The purified heart is free from the ignorance of material desire, under the influence of which we mistakenly think temporary material manifestations to be relevant to our search for enduring, joyful life. In the purified heart brahma jnana awakens and one gains access to para bhakti (devotion proper). Passing through the doorway of brahma jnana one enters the land of dedication and ultimately finds his highest prospect in love of God, be it in awe and reverence or sweet intimacy.

Jnana yoga is the yoga of introspection. When it is mixed with bhakti it leads to self realization and love of God in awe and reverence.

Q. I do not understand why we are on earth. Is it a game of God? What does God want to show us and why is it neccesary for him to do this lila. I’m very confused.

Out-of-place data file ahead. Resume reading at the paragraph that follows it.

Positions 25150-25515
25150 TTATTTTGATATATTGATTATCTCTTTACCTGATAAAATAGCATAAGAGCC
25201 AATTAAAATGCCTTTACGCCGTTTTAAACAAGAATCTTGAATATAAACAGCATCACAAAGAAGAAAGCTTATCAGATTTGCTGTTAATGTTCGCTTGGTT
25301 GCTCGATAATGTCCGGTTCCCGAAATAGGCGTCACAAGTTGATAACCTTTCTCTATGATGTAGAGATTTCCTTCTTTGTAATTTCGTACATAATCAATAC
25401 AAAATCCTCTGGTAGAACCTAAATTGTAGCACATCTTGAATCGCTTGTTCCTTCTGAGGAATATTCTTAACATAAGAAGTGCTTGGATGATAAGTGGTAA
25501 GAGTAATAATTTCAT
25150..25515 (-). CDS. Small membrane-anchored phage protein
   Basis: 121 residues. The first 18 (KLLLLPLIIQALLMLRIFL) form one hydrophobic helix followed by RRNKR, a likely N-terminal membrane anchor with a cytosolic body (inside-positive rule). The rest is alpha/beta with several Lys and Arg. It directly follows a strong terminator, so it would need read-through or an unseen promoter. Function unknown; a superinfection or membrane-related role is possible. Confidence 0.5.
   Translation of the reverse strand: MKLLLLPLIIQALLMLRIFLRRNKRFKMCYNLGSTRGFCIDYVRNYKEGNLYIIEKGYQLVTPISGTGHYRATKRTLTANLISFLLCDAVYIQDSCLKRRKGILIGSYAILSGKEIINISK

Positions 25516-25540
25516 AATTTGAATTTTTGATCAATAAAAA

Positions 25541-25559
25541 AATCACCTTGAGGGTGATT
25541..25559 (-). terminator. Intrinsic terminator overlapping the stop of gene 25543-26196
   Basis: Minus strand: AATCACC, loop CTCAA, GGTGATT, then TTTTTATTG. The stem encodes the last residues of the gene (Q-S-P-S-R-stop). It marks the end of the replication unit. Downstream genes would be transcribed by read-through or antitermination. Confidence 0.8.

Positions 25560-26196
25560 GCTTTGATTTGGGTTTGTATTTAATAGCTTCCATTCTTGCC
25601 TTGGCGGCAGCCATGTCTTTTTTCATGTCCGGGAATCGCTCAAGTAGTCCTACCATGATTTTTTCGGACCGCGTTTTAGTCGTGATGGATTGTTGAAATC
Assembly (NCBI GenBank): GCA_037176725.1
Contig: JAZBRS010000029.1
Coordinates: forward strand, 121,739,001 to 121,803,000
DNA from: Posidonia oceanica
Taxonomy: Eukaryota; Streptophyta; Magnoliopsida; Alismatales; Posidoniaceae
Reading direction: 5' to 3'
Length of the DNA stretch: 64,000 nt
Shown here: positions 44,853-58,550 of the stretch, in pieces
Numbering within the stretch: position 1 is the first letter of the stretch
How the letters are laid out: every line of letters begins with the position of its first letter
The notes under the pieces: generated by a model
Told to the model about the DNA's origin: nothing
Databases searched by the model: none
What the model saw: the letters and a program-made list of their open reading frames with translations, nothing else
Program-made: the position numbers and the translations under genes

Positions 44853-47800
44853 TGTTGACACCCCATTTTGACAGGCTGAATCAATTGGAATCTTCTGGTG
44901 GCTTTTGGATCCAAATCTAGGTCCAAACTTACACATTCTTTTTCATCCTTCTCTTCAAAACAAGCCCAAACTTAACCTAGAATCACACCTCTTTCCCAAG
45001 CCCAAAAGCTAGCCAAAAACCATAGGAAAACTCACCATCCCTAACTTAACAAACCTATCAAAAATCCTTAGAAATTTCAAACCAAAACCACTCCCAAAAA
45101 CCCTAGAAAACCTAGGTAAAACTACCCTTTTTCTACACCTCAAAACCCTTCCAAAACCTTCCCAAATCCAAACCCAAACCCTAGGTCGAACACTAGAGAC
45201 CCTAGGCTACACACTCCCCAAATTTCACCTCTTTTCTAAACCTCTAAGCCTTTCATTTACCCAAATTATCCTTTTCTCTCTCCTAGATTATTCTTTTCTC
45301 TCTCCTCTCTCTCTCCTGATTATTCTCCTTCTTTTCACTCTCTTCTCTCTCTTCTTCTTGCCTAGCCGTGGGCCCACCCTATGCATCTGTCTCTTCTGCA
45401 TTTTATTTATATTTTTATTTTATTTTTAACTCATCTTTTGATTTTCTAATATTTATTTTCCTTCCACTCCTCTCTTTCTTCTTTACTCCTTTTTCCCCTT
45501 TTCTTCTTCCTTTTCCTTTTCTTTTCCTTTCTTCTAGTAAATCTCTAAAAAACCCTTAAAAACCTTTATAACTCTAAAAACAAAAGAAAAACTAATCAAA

A. The world is the creation (sristi) lila of God (Maha Visnu), who becomes many out of joy. Because he is the master of material nature the many expanding from him come in touch with material nature. They, unlike God, are small and thus prone to be overwhelmed by material nature’s influence. Like him, they have will, and in connection with material nature they can exercise this will. This is problematic. Thus, along with the world comes the Vedas. By living in accordance with the Vedas the many can meet their maker. God himself also comes among the many as the avatara (incarnation) to help all souls in their struggle.

I sympathize with you in your plight to understand the contrast between the suffering of the world and the goodness of God. All theologies must deal with this issue. Some theists will be satisfied with one answer and others with another. For some all of the explanations fall short.

We will not know God nor end our suffering by intellect alone, but by faith and spiritual practice in which we should use the full measure of our intellect and renounce the folly of sense enjoyment.